The ACT government is to spend more than a million dollars revamping the way planning applications are dealt with.
It said the system needed to be reviewed because "Canberra's population is growing by approximately 7000 per year as more people choose to live here.
"With this growth, 100,000 new homes will need to be built in the next 25 years, with 70 per cent in existing urban areas."
There's been a welter of criticism of building standards over the past few years, particularly of the way builders are allowed to hire private companies to certify their work.
The frequent allegation is that this means the private regulator has an interest in approving the work of the company which has hired him or her.
House buyers and developers have complained that getting approval for building can take too much time and paperwork.
On the other hand, some groups have complained that the city's growth has been not regulated enough, with apartment blocks marring Canberra's "garden city" character.
The ACT government says about its review: "Throughout 2020, community members will be invited to identify the special characteristics of their local area. This will help us to develop more detailed planning at a local level."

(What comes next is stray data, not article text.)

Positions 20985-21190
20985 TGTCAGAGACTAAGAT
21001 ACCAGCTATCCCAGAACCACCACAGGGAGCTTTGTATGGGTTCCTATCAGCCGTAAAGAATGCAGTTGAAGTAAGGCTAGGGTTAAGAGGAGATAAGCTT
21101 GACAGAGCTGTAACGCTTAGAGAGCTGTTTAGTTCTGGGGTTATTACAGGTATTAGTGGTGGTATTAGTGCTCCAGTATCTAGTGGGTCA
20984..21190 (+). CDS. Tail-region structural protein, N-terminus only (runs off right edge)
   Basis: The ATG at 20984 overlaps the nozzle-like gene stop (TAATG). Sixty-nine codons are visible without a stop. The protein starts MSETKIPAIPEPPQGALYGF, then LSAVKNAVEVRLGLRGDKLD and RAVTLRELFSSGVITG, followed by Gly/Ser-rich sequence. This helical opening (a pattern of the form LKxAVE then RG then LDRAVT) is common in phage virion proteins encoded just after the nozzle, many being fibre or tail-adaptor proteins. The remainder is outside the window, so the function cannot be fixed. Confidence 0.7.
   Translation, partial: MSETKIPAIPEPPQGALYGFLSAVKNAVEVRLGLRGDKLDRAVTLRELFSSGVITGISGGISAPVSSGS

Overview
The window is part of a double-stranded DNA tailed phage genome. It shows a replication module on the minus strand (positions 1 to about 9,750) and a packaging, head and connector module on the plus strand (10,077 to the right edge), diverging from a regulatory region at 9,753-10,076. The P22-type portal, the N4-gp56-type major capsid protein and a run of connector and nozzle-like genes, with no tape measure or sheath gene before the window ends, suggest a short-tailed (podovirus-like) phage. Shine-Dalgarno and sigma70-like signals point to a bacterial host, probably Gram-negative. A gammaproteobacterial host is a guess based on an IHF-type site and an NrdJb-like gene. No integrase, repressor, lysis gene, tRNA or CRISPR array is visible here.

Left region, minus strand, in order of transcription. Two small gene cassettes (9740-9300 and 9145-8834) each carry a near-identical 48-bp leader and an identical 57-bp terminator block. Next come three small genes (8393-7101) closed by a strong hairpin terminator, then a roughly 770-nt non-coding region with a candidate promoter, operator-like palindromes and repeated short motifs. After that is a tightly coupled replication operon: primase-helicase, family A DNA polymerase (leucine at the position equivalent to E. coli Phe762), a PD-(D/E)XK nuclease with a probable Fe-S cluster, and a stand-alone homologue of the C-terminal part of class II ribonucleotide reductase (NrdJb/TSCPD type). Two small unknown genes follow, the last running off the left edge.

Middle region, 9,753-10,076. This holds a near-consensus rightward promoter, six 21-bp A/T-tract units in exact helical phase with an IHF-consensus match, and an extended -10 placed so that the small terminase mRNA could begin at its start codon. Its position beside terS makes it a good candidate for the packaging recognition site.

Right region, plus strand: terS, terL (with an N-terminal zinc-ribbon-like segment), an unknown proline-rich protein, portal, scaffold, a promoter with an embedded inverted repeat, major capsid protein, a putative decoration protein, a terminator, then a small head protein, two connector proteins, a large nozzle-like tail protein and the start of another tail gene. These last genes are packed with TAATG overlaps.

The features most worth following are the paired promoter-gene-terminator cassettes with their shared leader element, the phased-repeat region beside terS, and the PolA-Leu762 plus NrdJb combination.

The government's aim is to have a system which is both flexible but also offers certainty - in other words, one that responds to the particular needs of a developer but also has rules which are uniform.
It is not clear how it will achieve that with the $1.2 million it has allocated to changing the system.
"We want a planning system that is flexible, easy to use, protects what we value and encourages innovation," a statement said.
The aim was to "deliver a compact, efficient, diverse, sustainable, liveable and accessible city".
The review will examine what changes would need to be made to two acts: the Territory Plan which sets out zoning for residential, industrial and other types of use, and the ACT Planning and Development Act which sets out the rules for applying for permission to build.